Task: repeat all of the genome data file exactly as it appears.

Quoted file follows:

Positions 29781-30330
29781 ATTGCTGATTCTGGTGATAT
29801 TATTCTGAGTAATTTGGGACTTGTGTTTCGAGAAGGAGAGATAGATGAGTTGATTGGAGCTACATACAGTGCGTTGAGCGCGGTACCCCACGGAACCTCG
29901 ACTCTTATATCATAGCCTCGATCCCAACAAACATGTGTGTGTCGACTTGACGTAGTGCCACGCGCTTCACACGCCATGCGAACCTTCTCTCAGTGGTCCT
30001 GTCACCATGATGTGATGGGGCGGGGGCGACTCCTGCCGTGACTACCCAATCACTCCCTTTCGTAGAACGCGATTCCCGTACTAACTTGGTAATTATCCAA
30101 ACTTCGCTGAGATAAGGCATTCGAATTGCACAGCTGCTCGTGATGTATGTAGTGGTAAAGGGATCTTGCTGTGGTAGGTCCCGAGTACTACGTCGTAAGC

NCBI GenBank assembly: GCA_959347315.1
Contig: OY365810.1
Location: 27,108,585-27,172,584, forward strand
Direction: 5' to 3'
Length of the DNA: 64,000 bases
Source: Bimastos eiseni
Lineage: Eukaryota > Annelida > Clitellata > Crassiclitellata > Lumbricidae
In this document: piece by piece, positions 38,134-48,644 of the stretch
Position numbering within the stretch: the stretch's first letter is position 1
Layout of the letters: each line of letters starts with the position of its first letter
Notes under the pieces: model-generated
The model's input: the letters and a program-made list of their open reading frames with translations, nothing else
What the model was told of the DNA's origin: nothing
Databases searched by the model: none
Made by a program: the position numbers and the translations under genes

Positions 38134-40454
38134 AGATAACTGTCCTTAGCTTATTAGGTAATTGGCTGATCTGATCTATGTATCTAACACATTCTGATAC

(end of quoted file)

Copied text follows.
Positions 29781-30330
29781 ATTGCTGATTCTGGTGATAT
29801 TATTCTGAGTAATTTGGGACTTGTGTTTCGAGAAGGAGAGATAGATGAGTTGATTGGAGCTACATACAGTGCGTTGAGCGCGGTACCCCACGGAACCTCG
29901 ACTCTTATATCATAGCCTCGATCCCAACAAACATGTGTGTGTCGACTTGACGTAGTGCCACGCGCTTCACACGCCATGCGAACCTTCTCTCAGTGGTCCT
30001 GTCACCATGATGTGATGGGGCGGGGGCGACTCCTGCCGTGACTACCCAATCACTCCCTTTCGTAGAACGCGATTCCCGTACTAACTTGGTAATTATCCAA
30101 ACTTCGCTGAGATAAGGCATTCGAATTGCACAGCTGCTCGTGATGTATGTAGTGGTAAAGGGATCTTGCTGTGGTAGGTCCCGAGTACTACGTCGTAAGC

NCBI GenBank assembly: GCA_959347315.1
Contig: OY365810.1
Location: 27,108,585-27,172,584, forward strand
Direction: 5' to 3'
Length of the DNA: 64,000 bases
Source: Bimastos eiseni
Lineage: Eukaryota > Annelida > Clitellata > Crassiclitellata > Lumbricidae
In this document: piece by piece, positions 38,134-48,644 of the stretch
Position numbering within the stretch: the stretch's first letter is position 1
Layout of the letters: each line of letters starts with the position of its first letter
Notes under the pieces: model-generated
The model's input: the letters and a program-made list of their open reading frames with translations, nothing else
What the model was told of the DNA's origin: nothing
Databases searched by the model: none
Made by a program: the position numbers and the translations under genes

Positions 38134-40454
38134 AGATAACTGTCCTTAGCTTATTAGGTAATTGGCTGATCTGATCTATGTATCTAACACATTCTGATAC